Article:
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How missing teeth can hurt your oral health

Discover how missing teeth can hurt your oral health and your options for fixing missing teeth.

Unlike your baby teeth, your adult teeth are meant to last. Your tooth enamel — the outer layer of the tooth— is the hardest part of your body. It’s even harder than any of your bones!

But that doesn’t mean your teeth are invincible.

Missing teeth can happen for a few different reasons. Untreated tooth decay can lead to a tooth dying and falling out. And gum diseases caused by untreated bacterial infections can loosen the gums around your teeth, making the teeth more susceptible to decay and eventually falling out.

Then there’s always a good old fashioned accident that could knock out your tooth on the soccer field, ice-skating rink or ski slope.

A missing tooth can be both uncomfortable and unsightly. But missing teeth can also cause a host of health problems, including trouble with chewing, talking, and chronic headaches.

Missing teeth could also increase your risk of an oral infection, which could spread to the rest of your body and cause more serious issues.

Discover how missing teeth can hurt your oral health, how you can avoid tooth loss and your options for fixing missing teeth.

Missing teeth and poor oral health

Your oral health is the gateway to your overall health. And a key risk factor to your oral health is missing teeth as an adult.

Research shows that your oral health risks increase with each missing tooth. Some of the problems you could encounter with a missing tooth include the following:

  • A missing tooth can cause your jaw bone to shrink and your gums to recede, which can weaken the teeth on either side of your missing tooth. This can increase the risk of your adjacent teeth to have problems with plaque buildup and tooth decay. 
  • Neighboring teeth may grow into the gap, leading to crooked or crowded teeth.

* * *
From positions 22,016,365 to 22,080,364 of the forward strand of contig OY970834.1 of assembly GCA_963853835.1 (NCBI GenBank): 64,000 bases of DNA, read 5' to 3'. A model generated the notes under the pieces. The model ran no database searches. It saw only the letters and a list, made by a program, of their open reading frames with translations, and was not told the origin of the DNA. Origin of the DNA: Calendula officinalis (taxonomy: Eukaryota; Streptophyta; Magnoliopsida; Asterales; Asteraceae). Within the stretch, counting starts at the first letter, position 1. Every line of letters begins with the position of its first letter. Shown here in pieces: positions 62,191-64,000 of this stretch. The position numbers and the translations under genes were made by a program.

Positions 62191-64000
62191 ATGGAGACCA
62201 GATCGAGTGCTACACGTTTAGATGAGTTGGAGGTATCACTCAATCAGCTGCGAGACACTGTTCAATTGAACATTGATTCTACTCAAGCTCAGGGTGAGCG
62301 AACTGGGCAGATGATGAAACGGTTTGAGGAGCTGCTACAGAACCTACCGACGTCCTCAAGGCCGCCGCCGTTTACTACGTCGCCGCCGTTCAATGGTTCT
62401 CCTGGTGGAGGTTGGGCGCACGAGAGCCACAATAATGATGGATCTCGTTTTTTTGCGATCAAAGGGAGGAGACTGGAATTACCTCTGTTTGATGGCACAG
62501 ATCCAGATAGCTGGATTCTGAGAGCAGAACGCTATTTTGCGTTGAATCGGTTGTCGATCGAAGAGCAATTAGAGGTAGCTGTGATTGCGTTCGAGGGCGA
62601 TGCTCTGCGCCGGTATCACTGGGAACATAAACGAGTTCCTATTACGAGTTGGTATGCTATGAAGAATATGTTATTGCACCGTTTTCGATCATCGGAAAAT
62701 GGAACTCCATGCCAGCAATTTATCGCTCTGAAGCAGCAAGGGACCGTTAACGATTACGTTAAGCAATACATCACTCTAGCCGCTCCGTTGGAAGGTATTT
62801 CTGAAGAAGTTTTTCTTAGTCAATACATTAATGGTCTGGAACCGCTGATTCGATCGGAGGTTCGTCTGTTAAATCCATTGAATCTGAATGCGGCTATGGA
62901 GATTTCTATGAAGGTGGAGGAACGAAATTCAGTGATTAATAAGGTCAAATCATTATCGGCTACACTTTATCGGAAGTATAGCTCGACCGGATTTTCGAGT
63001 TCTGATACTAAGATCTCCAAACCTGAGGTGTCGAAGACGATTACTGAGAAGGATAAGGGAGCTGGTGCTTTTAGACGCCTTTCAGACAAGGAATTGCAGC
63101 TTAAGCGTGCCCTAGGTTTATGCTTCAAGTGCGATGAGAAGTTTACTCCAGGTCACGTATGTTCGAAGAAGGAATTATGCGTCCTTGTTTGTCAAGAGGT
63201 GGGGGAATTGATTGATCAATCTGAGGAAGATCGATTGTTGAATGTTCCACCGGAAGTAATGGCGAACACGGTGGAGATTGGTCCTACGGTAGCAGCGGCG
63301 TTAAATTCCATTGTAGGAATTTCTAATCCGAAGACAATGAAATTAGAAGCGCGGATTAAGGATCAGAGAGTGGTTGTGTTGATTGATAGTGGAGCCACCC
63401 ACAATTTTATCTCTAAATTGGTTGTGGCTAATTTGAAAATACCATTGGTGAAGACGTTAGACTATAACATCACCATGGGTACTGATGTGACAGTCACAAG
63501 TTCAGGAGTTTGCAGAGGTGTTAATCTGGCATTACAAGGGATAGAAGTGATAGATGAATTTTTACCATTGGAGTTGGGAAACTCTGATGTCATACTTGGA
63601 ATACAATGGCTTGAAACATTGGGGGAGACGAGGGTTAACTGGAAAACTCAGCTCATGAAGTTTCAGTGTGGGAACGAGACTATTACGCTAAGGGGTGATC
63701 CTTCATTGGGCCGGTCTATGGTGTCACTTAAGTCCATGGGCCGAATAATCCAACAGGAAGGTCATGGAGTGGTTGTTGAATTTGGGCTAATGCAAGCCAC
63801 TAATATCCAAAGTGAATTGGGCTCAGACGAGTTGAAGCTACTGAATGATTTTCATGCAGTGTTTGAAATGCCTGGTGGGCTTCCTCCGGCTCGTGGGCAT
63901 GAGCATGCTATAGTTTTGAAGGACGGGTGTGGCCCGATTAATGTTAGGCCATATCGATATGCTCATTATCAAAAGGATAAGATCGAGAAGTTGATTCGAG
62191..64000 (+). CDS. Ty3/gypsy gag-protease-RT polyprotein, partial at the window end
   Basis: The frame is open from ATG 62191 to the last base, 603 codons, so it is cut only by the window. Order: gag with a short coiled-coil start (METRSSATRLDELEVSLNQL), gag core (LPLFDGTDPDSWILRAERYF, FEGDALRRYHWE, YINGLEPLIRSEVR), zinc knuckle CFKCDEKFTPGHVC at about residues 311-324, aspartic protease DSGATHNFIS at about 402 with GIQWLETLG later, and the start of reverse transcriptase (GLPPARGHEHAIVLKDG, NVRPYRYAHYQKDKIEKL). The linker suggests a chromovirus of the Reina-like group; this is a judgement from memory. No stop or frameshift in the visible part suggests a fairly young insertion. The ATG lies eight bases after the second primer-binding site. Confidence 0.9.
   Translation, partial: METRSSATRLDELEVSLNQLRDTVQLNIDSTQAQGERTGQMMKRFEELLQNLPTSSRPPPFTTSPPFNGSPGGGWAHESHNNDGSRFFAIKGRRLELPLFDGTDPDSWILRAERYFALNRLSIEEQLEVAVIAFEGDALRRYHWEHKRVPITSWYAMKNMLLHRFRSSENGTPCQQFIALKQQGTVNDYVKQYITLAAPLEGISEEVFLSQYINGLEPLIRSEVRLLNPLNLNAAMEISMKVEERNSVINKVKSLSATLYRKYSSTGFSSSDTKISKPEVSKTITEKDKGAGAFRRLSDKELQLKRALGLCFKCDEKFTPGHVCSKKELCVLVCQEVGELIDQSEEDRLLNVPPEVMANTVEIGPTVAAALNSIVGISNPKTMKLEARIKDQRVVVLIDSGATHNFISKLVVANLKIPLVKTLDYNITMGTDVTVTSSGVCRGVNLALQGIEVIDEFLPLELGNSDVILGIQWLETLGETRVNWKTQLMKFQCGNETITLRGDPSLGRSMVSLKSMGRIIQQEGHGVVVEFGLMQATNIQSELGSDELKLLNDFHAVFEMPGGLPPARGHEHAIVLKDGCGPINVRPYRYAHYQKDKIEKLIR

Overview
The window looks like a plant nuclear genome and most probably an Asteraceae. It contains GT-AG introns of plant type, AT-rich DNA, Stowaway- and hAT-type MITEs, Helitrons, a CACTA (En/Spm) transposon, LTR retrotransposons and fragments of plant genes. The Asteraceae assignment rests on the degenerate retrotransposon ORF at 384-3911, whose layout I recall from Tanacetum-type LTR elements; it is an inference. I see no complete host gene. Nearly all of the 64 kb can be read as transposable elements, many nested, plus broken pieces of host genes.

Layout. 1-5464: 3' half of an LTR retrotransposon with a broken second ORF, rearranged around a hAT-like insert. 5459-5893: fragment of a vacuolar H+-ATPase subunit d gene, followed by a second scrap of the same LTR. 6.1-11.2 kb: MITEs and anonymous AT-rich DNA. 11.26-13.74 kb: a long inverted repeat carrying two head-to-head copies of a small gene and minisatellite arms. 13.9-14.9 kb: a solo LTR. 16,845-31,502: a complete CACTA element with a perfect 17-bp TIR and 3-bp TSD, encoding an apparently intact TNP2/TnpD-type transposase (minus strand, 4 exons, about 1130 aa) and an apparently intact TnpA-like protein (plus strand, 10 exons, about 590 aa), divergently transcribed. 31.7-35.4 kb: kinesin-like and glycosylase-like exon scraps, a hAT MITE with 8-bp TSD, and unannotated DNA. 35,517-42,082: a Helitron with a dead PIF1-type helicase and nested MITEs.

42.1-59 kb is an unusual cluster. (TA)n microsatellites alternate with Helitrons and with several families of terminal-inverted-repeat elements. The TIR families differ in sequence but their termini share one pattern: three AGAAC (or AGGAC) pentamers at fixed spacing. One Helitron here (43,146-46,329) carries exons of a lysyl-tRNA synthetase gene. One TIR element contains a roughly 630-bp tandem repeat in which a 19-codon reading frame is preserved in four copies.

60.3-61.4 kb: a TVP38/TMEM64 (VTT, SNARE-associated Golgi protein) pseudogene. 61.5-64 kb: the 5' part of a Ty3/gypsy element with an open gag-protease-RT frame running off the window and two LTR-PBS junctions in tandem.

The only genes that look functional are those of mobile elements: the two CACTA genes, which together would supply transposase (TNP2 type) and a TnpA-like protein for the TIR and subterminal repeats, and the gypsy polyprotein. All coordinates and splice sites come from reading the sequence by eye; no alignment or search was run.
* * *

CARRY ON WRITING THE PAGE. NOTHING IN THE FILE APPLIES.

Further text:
• A missing tooth can increase your risk of gum disease, as receding gums can create pockets where bacteria can grow.

Poor oral health and your overall health

The oral health issues that accompany a missing tooth can lead to more serious health issues if you let them lie. Untreated tooth decay or gum infections can lead to the following health problems:

  • Heart Disease: Untreated tooth decay can cause infections and inflammation, which could lead to cardiovascular disease, strokes, or clogged arteries.
  • Endocarditis: Germs and bacteria from your mouth can spread through your bloodstream and reach your heart. This can lead to endocarditis, which is an infection of the inner lining of your heart. 
  • Premature Birth: Studies show that pregnant women with gum disease may be more likely to give birth prematurely, possibly because gum disease may increase the level of chemicals in the body that induce labor.

How to fix missing teeth

There are several solutions to fixing a missing tooth. Here are a few options to address the problem and stave off future oral health issues:


  • A denture is a sort of dental apparatus that goes in your mouth, with fittings for the spaces where missing teeth used to be.
  • Dentures are typically made of metal or acrylic and can be partial for cases where you still have some natural teeth, or complete in cases where all your teeth are missing.


A bridge is a “filler” tooth that’s mounted to teeth on either side of where the lost tooth was, and bonds to your mouth.


  • A dental implant is a more permanent solution than dentures or bridges and feels a lot more natural and like a real tooth.
  • A titanium support is fused to the jaw, then a false tooth is fitted onto the support.
  • Your existing natural teeth are unlikely to be affected by a dental implant and are typically the best long-term solution to a missing tooth.

How to prevent missing teeth

Although there are solutions for fixing a missing tooth, the best solution is prevention.

Maintaining an effective oral health regiment is your first defense in keeping all your teeth healthy and happy:

  • Brush twice daily with fluoride toothpaste. Make sure your toothbrush bristles are in good condition. When they start to show wear, it’s time for a new toothbrush (about every 3 months).
  • Floss at least once a day.
  • Maintain a healthy diet and limit your intake of sugary foods and drinks. Avoid tobacco use.
  • Visit your dentist for regular cleanings.

Addressing dental problems early is the key to preventing oral health issues and even more serious conditions in other parts of your body. Dental insurance will help you get the preventive care you need to avoid losing your teeth, and to pay for the treatment you need should you lose a tooth in the future.

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Brought to you by The Guardian Life Insurance Company of America (Guardian), New York, NY. Material discussed is meant for general illustration and/or informational purposes only and it is not to be construed as tax, legal, investment or medical advice.

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